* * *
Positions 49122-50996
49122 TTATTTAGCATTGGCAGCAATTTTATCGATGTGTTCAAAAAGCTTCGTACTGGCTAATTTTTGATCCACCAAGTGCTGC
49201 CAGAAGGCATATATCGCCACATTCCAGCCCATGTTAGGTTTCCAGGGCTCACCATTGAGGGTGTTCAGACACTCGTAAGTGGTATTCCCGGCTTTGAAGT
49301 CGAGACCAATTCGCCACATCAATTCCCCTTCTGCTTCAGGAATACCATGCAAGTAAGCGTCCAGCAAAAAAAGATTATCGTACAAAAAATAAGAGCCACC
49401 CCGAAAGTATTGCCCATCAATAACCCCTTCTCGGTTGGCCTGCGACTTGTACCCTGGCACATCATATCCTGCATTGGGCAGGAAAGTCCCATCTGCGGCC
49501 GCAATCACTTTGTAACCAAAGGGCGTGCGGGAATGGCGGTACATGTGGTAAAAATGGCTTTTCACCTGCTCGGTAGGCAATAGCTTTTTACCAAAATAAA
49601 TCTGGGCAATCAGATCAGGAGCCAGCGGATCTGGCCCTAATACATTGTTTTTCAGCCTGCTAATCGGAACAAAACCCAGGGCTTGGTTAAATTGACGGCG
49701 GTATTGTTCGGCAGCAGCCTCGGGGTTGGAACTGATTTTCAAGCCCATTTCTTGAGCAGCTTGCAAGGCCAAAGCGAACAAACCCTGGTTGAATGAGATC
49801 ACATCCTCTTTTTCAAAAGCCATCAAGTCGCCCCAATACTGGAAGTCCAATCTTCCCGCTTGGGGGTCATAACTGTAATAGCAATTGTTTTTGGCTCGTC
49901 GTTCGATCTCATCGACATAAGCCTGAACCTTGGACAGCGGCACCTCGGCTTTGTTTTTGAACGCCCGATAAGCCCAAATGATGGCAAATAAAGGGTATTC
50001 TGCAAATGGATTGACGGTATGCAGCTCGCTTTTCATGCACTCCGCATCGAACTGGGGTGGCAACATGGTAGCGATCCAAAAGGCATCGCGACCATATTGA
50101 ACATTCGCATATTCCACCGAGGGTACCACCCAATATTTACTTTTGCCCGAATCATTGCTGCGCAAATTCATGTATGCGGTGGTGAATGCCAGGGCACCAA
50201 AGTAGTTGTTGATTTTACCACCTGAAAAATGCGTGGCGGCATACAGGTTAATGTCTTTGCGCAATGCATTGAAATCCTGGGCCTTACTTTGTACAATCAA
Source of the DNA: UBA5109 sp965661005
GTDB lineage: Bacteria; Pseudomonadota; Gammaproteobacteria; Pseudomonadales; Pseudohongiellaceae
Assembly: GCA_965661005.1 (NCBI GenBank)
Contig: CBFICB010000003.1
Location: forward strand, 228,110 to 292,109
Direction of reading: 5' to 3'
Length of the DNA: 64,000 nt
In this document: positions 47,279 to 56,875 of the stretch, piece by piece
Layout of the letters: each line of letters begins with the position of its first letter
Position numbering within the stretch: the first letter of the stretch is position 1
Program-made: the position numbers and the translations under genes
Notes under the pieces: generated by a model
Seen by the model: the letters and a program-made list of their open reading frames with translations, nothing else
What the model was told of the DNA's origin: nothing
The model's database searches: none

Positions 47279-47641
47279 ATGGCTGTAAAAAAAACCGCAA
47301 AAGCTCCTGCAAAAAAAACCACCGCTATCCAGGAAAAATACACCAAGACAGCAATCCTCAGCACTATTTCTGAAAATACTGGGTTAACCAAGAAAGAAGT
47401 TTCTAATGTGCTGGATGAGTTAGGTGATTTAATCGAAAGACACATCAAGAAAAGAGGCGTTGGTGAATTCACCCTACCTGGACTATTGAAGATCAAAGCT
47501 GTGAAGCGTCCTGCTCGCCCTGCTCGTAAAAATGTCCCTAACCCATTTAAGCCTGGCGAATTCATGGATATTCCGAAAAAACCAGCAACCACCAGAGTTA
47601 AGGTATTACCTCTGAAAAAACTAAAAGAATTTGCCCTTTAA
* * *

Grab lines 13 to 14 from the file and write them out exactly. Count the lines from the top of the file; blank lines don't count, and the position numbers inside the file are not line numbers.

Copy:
50201 AGTAGTTGTTGATTTTACCACCTGAAAAATGCGTGGCGGCATACAGGTTAATGTCTTTGCGCAATGCATTGAAATCCTGGGCCTTACTTTGTACAATCAA
Source of the DNA: UBA5109 sp965661005